With the school holidays fast approaching, the prospect of juggling work, organising the children’s free time and stretched finances can pose a challenge – especially for separated parents. Megan Prideaux from the Family Law Team at Thrings of Bath suggests the steps can you take to help minimise stress over the long summer break?
Review usual arrangements
Even if one parent normally has the children less frequently, it is common for parents to tweak arrangements over the school holidays. If you are trying to juggle work with looking after the children, this could be the perfect solution for all parties – including the children.
Putting arrangements in place well ahead of time can help reduce tension within the family. Talk to the other parent about your expectations for the holiday period, listen to theirs and agree on how to split the time. Try using the school’s calendar to agree dates in advance and, if difficult, consider attending mediation.
If you plan to take your children abroad, seek permission from anyone with parental responsibility. Parents travelling without permission could, if challenged, be accused of child abduction unless they have a current court order. Request a signed consent letter before booking any travel or accommodation. If faced with resistance, consider engaging a friend, relative, mediator or lawyer to negotiate on your behalf – and if in doubt, take advice.
Taking the children’s birth certificates with you can avoid issues at the border. If you are married but are using your maiden name, take your marriage certi cate too. Check for specific travel requirements with the embassy in the country you are travelling to – for example, you can only travel to South Africa with a signed af davit. If there is a court order in place which sets out arrangements for the children, take this too.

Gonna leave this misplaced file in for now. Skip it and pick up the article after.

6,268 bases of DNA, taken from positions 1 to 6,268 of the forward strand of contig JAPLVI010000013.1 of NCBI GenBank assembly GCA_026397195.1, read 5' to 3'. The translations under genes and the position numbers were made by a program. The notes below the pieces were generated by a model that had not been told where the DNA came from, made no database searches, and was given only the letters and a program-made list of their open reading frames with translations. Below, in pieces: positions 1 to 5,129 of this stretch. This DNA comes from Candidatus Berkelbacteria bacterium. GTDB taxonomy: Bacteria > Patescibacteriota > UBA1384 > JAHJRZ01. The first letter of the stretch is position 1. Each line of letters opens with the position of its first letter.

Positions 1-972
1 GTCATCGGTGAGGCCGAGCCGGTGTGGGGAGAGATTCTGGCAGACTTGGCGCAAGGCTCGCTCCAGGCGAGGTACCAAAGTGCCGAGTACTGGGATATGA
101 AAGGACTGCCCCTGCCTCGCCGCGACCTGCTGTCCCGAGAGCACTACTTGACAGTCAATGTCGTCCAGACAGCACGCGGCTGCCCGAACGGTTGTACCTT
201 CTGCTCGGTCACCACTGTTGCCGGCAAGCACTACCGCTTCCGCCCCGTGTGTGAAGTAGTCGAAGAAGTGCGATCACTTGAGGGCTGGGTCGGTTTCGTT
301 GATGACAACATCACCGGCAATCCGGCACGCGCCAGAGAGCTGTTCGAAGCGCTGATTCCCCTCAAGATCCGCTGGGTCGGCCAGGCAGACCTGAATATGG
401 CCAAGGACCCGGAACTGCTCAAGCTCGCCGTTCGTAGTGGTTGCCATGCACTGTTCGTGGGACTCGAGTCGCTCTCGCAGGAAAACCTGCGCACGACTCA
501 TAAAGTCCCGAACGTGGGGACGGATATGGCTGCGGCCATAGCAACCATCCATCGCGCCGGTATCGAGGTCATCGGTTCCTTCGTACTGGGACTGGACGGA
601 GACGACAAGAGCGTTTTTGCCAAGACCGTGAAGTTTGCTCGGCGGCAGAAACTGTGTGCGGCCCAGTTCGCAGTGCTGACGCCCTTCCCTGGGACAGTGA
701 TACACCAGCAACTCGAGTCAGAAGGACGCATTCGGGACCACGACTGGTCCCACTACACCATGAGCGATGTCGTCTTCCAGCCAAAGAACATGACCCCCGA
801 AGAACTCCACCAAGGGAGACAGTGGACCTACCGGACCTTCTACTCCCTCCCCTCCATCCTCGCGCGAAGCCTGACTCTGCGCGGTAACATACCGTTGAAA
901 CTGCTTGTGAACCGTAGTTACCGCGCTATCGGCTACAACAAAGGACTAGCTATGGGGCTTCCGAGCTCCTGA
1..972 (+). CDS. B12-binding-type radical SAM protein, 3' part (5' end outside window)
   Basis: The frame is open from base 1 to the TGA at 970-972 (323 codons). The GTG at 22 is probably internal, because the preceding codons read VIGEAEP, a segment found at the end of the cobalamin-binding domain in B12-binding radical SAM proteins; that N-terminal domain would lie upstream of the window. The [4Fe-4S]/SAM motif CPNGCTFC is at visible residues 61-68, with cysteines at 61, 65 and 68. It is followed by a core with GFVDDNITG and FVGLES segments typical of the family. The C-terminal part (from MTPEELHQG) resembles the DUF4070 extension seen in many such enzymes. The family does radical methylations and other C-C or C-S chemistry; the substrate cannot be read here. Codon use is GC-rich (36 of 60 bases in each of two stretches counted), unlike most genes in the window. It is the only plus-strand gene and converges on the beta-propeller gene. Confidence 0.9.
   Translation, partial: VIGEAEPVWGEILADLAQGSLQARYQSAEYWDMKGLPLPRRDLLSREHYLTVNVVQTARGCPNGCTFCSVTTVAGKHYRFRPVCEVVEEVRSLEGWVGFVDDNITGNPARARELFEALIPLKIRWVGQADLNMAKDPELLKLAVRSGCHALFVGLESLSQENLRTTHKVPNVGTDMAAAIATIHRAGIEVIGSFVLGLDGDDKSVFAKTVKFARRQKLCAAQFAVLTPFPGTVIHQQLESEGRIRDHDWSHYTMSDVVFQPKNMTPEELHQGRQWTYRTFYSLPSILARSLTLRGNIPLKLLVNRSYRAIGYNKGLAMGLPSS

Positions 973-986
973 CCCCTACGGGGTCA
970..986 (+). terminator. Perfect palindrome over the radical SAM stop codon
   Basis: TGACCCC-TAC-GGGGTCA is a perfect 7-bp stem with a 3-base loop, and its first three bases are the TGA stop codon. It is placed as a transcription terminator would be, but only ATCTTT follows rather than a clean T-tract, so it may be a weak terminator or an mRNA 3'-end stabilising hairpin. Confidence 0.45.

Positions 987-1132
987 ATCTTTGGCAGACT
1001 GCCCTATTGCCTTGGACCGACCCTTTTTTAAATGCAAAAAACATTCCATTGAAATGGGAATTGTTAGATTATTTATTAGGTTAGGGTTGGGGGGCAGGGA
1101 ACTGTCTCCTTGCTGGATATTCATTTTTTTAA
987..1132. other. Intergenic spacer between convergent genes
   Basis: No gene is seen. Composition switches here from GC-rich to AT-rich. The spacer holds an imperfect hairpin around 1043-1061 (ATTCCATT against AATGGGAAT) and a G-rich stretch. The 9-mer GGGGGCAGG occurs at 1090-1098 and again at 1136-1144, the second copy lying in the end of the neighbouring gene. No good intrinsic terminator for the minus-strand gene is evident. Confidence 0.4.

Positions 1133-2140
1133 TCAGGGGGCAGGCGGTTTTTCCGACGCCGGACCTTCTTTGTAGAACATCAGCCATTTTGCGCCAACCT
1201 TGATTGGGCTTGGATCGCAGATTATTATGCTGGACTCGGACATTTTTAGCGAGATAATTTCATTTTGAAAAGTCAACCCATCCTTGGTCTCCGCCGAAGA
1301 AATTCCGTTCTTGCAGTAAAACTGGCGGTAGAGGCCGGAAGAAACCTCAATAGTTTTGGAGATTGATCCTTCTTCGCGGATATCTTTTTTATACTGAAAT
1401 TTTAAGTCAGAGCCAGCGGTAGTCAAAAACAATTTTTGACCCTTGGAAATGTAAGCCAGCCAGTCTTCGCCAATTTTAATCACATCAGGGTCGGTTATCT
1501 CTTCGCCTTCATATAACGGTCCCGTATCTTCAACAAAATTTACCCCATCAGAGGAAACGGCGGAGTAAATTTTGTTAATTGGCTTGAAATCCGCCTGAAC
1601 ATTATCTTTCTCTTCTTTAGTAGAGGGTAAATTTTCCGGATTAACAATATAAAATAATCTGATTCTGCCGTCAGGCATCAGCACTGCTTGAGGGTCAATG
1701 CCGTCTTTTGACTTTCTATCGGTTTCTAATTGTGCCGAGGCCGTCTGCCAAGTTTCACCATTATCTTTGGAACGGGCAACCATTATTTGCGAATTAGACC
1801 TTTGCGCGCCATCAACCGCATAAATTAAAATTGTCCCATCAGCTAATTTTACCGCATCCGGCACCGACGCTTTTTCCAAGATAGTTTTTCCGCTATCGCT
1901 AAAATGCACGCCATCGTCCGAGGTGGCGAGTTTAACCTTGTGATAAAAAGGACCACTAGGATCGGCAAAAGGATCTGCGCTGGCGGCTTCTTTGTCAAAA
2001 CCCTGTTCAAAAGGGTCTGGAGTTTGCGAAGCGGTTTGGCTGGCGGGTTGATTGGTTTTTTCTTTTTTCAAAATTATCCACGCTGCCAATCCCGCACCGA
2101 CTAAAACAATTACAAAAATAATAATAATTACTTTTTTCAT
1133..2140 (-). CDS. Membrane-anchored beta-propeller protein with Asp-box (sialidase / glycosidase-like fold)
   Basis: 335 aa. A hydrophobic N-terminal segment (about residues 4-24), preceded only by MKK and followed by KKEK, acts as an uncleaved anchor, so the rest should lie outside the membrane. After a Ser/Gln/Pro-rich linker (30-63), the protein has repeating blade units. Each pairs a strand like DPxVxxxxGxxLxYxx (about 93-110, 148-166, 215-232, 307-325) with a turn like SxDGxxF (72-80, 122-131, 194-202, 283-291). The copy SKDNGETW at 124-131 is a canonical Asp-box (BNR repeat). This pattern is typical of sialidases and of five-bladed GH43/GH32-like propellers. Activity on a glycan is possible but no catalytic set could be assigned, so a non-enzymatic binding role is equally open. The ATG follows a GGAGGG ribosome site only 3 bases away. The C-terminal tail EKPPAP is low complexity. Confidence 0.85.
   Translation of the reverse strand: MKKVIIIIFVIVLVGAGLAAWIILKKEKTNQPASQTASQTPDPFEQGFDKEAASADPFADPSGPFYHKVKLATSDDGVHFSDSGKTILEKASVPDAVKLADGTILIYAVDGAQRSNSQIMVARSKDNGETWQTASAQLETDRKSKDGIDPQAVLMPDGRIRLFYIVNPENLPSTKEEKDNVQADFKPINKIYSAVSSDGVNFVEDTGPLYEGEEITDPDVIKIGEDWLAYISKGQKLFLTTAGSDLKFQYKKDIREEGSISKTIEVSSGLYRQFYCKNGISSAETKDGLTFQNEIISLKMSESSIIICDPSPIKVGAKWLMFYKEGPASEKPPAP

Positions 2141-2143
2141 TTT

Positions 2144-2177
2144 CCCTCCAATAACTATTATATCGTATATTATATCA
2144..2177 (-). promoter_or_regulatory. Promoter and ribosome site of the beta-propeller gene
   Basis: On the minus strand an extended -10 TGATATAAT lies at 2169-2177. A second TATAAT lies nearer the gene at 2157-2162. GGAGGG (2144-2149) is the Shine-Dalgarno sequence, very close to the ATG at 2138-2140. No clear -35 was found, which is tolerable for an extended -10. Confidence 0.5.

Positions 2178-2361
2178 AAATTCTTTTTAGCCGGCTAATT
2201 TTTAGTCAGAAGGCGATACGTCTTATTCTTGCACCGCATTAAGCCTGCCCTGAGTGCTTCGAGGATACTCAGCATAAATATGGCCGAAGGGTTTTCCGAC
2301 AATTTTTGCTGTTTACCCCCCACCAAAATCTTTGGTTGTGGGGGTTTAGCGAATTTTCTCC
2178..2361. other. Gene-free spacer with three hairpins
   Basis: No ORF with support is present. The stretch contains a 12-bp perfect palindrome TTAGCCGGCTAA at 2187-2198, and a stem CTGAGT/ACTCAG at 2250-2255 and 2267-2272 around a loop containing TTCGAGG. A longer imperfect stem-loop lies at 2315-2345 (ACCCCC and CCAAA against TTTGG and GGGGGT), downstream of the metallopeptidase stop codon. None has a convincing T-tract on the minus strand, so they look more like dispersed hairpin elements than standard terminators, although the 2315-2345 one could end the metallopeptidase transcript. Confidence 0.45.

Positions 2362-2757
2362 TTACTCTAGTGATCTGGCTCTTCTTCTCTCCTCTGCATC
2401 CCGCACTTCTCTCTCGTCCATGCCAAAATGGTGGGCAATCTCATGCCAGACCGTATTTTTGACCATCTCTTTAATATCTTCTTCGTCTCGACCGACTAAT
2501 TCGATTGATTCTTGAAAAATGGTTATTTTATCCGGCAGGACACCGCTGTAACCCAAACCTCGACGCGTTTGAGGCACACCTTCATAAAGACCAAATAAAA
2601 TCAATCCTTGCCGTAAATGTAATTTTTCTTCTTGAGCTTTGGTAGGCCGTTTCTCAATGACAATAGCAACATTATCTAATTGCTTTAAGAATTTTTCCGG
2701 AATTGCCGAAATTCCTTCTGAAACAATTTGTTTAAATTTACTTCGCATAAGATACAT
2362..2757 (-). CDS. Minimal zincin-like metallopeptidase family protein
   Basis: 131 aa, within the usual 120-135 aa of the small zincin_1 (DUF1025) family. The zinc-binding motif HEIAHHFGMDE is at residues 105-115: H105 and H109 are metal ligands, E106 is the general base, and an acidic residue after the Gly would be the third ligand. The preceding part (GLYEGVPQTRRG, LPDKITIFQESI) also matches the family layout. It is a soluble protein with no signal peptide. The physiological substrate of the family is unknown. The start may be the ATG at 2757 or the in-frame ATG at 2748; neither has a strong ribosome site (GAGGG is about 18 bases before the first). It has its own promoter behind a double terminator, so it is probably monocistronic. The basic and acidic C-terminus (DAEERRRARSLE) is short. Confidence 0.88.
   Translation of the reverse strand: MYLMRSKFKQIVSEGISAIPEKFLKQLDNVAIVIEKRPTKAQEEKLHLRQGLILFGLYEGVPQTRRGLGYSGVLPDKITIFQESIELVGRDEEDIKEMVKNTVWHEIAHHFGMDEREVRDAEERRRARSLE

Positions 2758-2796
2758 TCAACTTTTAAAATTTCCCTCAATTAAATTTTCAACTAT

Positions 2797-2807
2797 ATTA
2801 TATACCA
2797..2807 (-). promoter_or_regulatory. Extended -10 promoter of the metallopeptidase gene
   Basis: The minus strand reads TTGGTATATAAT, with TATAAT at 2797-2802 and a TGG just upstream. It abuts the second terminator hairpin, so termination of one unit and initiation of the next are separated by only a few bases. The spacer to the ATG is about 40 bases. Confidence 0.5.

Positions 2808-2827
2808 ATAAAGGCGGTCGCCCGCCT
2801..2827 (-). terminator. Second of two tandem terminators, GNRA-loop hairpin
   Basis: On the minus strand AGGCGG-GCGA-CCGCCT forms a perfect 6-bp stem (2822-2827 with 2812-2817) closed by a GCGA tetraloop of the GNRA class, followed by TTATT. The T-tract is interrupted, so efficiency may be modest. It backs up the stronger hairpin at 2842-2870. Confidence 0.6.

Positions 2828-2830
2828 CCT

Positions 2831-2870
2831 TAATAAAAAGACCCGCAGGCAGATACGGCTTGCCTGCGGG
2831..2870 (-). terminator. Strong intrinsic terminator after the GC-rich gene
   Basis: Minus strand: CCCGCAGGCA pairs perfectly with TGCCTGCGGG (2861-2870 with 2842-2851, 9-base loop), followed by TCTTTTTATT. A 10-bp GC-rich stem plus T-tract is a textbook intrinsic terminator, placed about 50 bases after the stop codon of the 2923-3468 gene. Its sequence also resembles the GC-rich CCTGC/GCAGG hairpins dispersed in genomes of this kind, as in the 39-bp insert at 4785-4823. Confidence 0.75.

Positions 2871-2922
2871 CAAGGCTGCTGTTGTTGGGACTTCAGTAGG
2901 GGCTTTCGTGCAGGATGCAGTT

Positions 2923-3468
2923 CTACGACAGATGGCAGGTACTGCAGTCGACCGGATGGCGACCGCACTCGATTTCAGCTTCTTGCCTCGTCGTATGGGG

Being apart for longer than usual can be distressing for both children and parents. Provide details of where the children will be and how the other parent can get in touch in the event of an emergency. Consider planning in video or telephone calls – this could help put everyone at ease, while not encroaching on your quality time with the children.
Holiday clubs and activities
The holidays can be an expensive time for parents, with the cost of trips, kids’ clubs and activities adding up. While child maintenance is the basic minimum that a parent is required to pay, the cost of extra items can also be shared. If you are both working, consider dividing some of these additional expenses to help relieve the burden on both households.
Consider if there are family members – on either side – who can help with looking after the children. Grandparents, aunties, uncles and cousins are often eager to spend time with the children and, while there are exceptions, it can be hugely bene cial for the children.
Playing ‘piggy in the middle’ is no fun for the kids. Keeping lines of communication open, being flexible and accommodating the children’s needs will be bene cial to the children and can help foster an amicable long-term relationship – which might give you some extra leeway (or support) when you most need it.
For more information or to discuss your family law needs, please contact